Rough Wear 42-1671-P has been found!

foster

Well-Known Member
Same zipper as the goatskin Rough Wear 18091 contract. 18091 was odd in that the contracted quantity was 17,628 - whereas most all other contracts were for some more round number (30,000 5,000, etc). I can only guess this amount was due to the amount of goatskin hide provided for the contract?

What if this small and obscure contract was for the purposes of testing some hide tanned by a different method, and using leftover hardware (zippers mostly) from the 18091 contract? This is all speculation, of course.
 

mulceber

Well-Known Member
I can only guess this amount was due to the amount of goatskin hide provided for the contract?
It’s possible, but I don’t know how that would happen, because the government routinely provided significantly more leather than was necessary to fulfill the contract (30% more was the estimate I heard, and it explains why there were so many civi A-2s floating around: the company would just keep making jackets after the contract was completed).

I like the idea of it being a contract of test jackets. That would make a lot of sense to me. The only other possibility I can think of is that it was used to outfit a relatively small group of people that needed A-2 jackets and did not have access to the quartermaster, for whatever reason.
 

33-1729

Well-Known Member
30% of 30,000 would be 9,000 jackets. That’s a lot more than 300. Weird.

The zipper is different to other Rough Wears. The only contract with a “brown coated” M-39 Talon No. 5 zipper was the Fried Ostermann Co. W535ac-23383, from 22-Dec-41, until this RW 42-1671P example was found. (The only other “brown coated” zipper was an M-40 Talon used on Monarch Mfg., Co. contract W5353ac-23378, from 26-Dec-41.) The M-39 Talon on RW 18091 was [bright] nickel plated.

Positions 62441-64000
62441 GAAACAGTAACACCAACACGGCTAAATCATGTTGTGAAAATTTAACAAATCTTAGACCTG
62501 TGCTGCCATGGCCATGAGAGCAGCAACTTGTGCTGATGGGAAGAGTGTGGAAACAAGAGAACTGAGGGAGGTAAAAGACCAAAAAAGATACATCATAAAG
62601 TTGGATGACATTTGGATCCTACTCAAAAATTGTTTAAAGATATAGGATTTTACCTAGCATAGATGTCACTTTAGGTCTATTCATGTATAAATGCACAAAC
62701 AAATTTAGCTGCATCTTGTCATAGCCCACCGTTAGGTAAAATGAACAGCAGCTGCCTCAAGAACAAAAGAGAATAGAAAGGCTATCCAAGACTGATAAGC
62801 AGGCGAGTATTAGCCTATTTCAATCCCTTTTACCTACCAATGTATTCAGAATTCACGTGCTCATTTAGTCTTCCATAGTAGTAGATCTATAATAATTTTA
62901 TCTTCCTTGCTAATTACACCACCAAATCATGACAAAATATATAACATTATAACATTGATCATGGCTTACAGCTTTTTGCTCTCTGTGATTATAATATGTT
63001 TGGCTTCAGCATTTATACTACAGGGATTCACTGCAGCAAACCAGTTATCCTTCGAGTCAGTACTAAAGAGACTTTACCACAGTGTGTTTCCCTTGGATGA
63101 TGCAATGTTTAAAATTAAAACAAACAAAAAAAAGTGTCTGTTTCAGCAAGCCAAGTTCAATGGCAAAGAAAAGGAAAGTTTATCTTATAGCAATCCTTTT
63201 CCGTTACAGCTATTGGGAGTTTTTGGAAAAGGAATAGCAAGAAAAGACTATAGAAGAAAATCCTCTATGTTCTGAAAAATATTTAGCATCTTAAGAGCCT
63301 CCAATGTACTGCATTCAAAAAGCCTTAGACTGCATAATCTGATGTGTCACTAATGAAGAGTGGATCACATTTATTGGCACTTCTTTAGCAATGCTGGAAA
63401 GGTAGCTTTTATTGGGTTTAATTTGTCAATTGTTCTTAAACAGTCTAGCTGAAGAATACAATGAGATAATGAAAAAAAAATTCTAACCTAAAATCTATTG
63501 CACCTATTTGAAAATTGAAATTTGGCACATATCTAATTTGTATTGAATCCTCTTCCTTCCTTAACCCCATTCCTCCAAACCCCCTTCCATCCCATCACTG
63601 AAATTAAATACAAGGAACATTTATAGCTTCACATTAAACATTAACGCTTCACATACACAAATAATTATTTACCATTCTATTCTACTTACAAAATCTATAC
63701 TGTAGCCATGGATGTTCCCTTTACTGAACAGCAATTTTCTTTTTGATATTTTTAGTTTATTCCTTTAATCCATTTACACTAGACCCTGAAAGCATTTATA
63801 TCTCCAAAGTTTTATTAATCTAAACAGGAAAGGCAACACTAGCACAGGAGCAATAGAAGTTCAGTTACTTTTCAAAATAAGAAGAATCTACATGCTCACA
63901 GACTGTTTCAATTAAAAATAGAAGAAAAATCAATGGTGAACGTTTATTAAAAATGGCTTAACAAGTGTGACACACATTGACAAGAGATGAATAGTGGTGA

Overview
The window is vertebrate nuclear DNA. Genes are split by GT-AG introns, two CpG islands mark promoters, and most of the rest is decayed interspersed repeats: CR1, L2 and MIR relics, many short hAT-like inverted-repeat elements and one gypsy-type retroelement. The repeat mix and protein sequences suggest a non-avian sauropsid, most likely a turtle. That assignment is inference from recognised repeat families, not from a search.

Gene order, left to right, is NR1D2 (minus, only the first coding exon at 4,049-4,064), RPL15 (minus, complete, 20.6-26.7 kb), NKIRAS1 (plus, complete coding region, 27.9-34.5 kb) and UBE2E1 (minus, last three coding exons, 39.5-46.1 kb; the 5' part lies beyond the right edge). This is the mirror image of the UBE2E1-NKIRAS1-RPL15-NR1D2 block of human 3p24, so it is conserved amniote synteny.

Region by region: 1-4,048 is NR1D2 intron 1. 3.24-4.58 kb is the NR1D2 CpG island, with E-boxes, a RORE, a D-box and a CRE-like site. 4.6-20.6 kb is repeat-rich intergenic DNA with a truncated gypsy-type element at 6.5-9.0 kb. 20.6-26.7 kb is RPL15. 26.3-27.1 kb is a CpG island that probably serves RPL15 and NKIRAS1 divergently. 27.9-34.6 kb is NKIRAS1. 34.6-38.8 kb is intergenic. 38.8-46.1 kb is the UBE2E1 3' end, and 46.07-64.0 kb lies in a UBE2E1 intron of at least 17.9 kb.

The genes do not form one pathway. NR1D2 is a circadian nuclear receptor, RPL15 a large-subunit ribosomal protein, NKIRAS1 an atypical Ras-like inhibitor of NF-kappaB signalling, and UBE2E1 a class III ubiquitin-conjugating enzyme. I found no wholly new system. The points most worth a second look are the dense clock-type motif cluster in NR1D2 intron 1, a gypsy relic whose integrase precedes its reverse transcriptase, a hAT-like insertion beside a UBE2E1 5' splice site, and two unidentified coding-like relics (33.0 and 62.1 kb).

Another noticed the stitching on the military contract label is different to the civilian “Rough-in” label, so not done by the same person. This implies the civilian “Rough-in” label may have been a later addition.

Typically test jackets are made in the low single digits, so 300 is way too much. (They made eighteen before starting the entire A-1 production and that included multiple hide types across seven different vendors.) As foster noted goatskin was used on RW 18091, so this wouldn’t be novel. Does it look like goatskin? I would have thought horsehide or cowhide from the pictures. It is a bit hard to tell.
 

mulceber

Well-Known Member
Does it look like goatskin? I would have thought horsehide or cowhide from the pictures. It is a bit hard to tell.
I agree - none of the bumpiness I associate with goatskin. That looks like a horse/cow hide jacket. In fact, the leather reminds me a lot of my original Cable 27753.

Another noticed the stitching on the military contract label is different to the civilian “Rough-in” label, so not done by the same person. This implies the civilian “Rough-in” label may have been a later addition.
I suspect that the rough-in label was added with the new lining, and that the original label was sewn back in.
 

mulceber

Well-Known Member
Can’t argue with that. What came first, the chicken or the egg?

For the simplest solution I would guess an ex-military person liked his Rough Wear A-2 and had the knits and lining redone at a civilian “Rough-In” shop.
Yeah, that's sort of my thinking as well. The label looks like it was some time mid-century, so maybe he had a moth infestation and wanted to salvage his old flight jacket.
 

B-Man2

Well-Known Member
This is absolutely pure speculation on my part
Can’t argue with that. What came first, the chicken or the egg?

For the simplest solution I would guess an ex-military person liked his Rough Wear A-2 and had the knits and lining redone at a civilian “Rough-In” shop.